States fall out of (tough) love with boot camps
Recent incidents in South Dakota and Maryland prompt lawmakers to
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Boot camps for juvenile offenders - a punishing "tough love" approach to reform - are falling out of favor in many states, 20 years after they came into vogue as the last, best hope for helping troubled youths.
The reason: Routinely shoving a kid's face in the dirt - a practice reported recently in a Maryland camp - may well knock the chip off his shoulder, but it also increases the potential for abuse, or even death.
From Georgia to Maryland, Arizona to South Dakota, reports of abuse have prompted states to shut down or reevaluate the tough, sometimes punitive, approach popularized in the early 1990s.
State and federal prosecutors have opened criminal and civil rights investigations into the allegations of misconduct at an increasing number of camps. They are investigating, for example, the death of a 14-year-old girl in South Dakota died from dehydration during a long-distance run this summer, as well as reports of systematic assaults at Maryland's three juvenile-justice boot camps, which lead to the ouster of the state's top five juvenile-justice officials last week.
"When boot camps came in they were politically popular. They gave people the impression that, by subjecting troubled kids to military discipline and verbal abuse, they'll be frightened into compliance," says Dan Macallair of the Justice Policy Institute, a criminal-justice think tank in San Francisco. "But it hasn't worked. Studies consistently show they're not effective in reducing recidivism rates."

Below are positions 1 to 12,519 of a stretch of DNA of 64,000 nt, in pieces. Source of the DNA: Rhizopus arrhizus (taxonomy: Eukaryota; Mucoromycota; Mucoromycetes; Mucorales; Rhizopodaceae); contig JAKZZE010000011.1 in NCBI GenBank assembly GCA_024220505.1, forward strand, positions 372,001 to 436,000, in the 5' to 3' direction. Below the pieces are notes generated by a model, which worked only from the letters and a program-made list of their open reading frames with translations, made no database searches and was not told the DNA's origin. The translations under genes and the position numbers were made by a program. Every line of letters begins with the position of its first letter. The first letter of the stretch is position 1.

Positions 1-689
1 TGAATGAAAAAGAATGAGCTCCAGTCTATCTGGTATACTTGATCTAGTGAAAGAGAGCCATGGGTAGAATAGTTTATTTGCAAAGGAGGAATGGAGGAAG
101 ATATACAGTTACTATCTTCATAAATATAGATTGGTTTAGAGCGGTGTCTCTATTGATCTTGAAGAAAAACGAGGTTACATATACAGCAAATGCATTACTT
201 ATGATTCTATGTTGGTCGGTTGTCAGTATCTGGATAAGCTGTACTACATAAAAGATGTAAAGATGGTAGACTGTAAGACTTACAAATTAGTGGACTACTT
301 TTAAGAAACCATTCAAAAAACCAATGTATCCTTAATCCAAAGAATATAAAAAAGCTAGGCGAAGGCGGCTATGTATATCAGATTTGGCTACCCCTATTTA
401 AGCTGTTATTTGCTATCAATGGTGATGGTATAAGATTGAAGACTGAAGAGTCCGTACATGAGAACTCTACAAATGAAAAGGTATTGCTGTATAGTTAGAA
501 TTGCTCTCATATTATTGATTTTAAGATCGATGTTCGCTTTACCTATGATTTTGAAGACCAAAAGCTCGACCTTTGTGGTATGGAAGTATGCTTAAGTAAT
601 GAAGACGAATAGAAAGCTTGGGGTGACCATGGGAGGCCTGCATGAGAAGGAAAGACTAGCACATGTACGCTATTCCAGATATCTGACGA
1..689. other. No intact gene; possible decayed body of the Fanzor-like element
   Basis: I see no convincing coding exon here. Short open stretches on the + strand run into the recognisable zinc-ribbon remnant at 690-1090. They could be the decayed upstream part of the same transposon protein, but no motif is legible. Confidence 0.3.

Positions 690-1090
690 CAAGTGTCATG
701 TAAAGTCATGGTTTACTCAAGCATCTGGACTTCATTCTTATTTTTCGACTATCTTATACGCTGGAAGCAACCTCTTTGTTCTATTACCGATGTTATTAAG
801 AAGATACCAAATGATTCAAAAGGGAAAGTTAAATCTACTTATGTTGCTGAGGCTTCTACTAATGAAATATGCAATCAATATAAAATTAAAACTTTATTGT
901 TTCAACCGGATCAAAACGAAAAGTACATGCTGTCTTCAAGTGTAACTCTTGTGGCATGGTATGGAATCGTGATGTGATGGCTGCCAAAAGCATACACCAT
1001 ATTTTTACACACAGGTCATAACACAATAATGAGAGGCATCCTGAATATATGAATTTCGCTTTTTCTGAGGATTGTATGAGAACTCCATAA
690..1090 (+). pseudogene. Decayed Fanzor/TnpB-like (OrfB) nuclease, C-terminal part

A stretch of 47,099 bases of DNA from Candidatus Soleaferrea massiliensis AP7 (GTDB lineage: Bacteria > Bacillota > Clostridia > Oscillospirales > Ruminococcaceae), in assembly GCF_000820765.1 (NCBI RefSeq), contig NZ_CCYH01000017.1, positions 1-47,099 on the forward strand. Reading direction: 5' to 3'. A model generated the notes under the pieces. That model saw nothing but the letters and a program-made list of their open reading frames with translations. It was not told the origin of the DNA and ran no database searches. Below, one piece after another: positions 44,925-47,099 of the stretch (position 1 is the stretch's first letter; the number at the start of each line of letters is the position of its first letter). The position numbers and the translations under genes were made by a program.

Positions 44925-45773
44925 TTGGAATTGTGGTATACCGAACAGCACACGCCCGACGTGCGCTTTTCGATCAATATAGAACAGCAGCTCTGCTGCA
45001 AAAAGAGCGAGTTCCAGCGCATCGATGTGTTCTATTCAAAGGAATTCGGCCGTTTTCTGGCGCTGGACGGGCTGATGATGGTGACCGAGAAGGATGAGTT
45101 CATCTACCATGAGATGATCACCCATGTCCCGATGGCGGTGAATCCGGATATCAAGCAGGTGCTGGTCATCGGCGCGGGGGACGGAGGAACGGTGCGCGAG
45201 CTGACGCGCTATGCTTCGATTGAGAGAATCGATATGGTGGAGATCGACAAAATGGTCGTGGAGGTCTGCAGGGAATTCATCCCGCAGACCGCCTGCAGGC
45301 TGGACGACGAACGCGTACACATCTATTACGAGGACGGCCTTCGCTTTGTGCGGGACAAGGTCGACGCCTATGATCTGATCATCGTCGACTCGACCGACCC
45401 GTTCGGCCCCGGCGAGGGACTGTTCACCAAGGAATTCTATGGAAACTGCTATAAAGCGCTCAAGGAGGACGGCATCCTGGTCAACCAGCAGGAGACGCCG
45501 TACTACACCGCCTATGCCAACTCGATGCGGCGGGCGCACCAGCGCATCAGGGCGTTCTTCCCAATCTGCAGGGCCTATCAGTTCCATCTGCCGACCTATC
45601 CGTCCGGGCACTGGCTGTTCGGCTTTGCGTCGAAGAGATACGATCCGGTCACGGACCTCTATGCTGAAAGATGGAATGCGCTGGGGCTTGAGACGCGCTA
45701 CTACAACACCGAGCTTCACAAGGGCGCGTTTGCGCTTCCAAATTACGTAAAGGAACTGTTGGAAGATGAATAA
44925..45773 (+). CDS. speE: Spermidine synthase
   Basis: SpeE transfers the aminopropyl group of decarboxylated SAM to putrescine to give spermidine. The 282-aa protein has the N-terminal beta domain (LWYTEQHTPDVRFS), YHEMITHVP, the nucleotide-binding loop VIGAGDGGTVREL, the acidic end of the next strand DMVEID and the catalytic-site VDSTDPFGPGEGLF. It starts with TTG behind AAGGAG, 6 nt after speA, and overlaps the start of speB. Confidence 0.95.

Time to reform?
Critics say boot camps have been rife with the potential for abuse right from the start. They say the reevaluation is long overdue and hope current scrutiny signals a swing toward more therapeutic approaches that focus on drug treatment, education, and vocational training.
But supporters worry that a rush to judgment based on a few clear cases of abuse could undermine an intervention that has proved to be effective with some kids. They say the key is more intensive treatment and follow-up after kids leave the camps.
"When boot camps are good, they are very, very good," says Doris McKenzie, a researcher at the University of Maryland at College Park. "But when they are bad they are horrid, and that's what's scary."
Currently, more than 50 boot camps house about 4,500 juvenile offenders nationwide. Most were opened in the early to mid-1990s, when juvenile-justice officials hoped to emulate the paramilitary-style reforms that had become popular in the 1980s in the adult correctional system. At the time, advocates believed the camps had the potential to bring down repeat-offender rates to as low as 25 percent. That proved overly optimistic.
Studies for the Justice Department found that boot camps' national recidivism rates ranged from 64 to 75 percent, not that much different from traditional facilities.
"Our main conclusion was that boot camps the way people were doing them just didn't work," says Mike Slusher, director of the Koch Crime Institute in Topeka, Kan., which did an analysis of boot camps for Kansas in 1995. "When the kid came back he was a much better kid, but it was transient. It didn't last because he went back into the same environment he came from."